Observing the starry way in the heavens, beginning at the Friezeland sea, and passing over the German territory and Italy, between Gaul and Aquitaine, and from thence in a straight line over Gascony, Bearne, and Navarre, and through Spain to Gallicia, wherein till his time lay undiscovered the body of St. James
The Pilgrimage to Santiago de Compostela as well as linking so many reliquary shrines along its highways and byways, was also the source of numerous legends of a mystical nature and the terrestrial road itself, was invested with an inherent and immanent sacred character. This is perfectly expressed in the legend of the Milky Way, wherein the road to Compostela could be traced by following the course of the stars of that galaxy across Europe to its furthest edge in northwestern Spain.
The legend of the shrine of Saint James at Compostela familiar to medieval pilgrims is most likely the one described in the History of Charlemagne and Roland which originally was included in the Codex of Calixtus, the twelfth century manuscript devoted to the cult of the Apostle.
According to this story, Charlemagne was visited in a dream by Saint James who urged him to liberate his forgotten tomb from the Saracens who then occupied the land. Follow the course of the stars of the Milky Way, the emperor was counselled by the apparition of the Apostle, to its end in Galicia and there he would there find the abandoned burial ground containing the saint’s body.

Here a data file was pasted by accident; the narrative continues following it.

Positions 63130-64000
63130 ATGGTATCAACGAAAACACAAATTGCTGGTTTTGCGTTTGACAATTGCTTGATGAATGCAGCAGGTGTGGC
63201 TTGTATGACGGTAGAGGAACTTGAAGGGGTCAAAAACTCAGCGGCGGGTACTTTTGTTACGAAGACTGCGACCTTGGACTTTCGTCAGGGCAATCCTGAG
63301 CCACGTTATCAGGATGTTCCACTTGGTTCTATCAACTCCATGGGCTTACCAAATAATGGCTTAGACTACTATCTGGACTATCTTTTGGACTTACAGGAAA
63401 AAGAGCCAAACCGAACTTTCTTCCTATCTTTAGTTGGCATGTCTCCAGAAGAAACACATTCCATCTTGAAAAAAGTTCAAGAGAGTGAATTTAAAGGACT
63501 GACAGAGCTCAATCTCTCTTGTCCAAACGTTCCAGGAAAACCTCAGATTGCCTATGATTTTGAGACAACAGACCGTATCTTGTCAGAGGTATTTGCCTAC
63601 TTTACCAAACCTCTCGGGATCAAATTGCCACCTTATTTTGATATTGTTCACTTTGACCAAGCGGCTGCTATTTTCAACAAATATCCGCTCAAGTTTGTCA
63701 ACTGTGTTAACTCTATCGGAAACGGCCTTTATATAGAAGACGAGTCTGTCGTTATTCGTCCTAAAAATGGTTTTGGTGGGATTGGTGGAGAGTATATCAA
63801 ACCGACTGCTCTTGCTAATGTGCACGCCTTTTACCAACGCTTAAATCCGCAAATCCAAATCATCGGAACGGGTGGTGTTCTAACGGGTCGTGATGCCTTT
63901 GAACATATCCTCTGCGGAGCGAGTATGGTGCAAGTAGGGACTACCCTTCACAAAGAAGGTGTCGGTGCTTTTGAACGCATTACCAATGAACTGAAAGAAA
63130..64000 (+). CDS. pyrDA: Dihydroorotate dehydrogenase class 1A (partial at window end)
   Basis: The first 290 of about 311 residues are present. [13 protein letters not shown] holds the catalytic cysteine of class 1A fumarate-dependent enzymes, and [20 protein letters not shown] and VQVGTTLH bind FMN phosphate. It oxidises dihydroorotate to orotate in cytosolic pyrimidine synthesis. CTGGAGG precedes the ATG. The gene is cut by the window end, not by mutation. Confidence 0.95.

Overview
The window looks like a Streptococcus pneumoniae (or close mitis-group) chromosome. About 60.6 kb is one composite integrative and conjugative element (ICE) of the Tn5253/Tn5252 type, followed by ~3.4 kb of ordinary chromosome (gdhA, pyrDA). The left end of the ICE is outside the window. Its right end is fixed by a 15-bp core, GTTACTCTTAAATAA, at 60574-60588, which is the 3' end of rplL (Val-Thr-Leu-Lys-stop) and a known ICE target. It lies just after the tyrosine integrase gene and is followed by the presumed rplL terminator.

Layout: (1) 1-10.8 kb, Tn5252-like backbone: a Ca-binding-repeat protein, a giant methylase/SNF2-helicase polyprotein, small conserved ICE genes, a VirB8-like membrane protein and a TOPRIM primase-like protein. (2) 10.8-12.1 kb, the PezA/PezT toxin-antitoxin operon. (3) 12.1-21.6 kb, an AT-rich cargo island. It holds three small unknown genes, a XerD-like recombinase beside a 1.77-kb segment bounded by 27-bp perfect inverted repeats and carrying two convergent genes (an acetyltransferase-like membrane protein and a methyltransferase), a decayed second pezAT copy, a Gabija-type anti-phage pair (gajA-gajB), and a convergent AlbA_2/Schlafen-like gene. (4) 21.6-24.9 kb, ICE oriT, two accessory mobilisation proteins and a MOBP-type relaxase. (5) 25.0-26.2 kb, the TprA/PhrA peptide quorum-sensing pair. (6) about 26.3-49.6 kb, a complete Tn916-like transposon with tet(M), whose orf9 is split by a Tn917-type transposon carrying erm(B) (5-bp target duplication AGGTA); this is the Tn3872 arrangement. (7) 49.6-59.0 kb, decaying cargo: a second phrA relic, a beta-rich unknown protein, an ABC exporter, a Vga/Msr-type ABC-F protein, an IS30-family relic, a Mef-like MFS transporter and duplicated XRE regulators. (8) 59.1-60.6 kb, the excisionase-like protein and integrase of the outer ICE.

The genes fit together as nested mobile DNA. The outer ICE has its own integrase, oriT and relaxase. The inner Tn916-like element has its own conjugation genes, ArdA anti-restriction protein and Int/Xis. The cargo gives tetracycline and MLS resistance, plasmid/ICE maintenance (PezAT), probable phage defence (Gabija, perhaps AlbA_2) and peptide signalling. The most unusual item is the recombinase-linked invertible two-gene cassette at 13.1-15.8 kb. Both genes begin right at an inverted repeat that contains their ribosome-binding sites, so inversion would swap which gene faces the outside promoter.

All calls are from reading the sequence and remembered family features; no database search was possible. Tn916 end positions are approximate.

The pilgrim road mirrored the heavens on earth. The stars of the night sky representing the saints ascended to the celestial realm, were reflected on earth by their shrines where the remains of their physical bodies were kept as relics. Conduits between Heaven and Earth. The myriad numbers of reliquary shrines along the pilgrim roads corresponded to the Milky Way, which Charlemagne was ordained to follow so that it might lead him to the lost tomb of one of the mightiest saints of the heavenly firmament, James the Apostle.
Heeding the call of the Saint, Charlemagne set forth for Spain. The Holy Roman Emperor’s army took the road over the Pyrenees and besieged the Saracen town of Pamplona. Echoing the feats of the Israelites at Jericho, the thunder of the Frankish trumpets caused the walls of the city to crumble to dust.
Charlemagne, his twelve Paladins and his army of Frankish warriors, liberated the road to Compostela and took possession of Saint James’ tomb at Compostela, the emperor constructing the first church above it.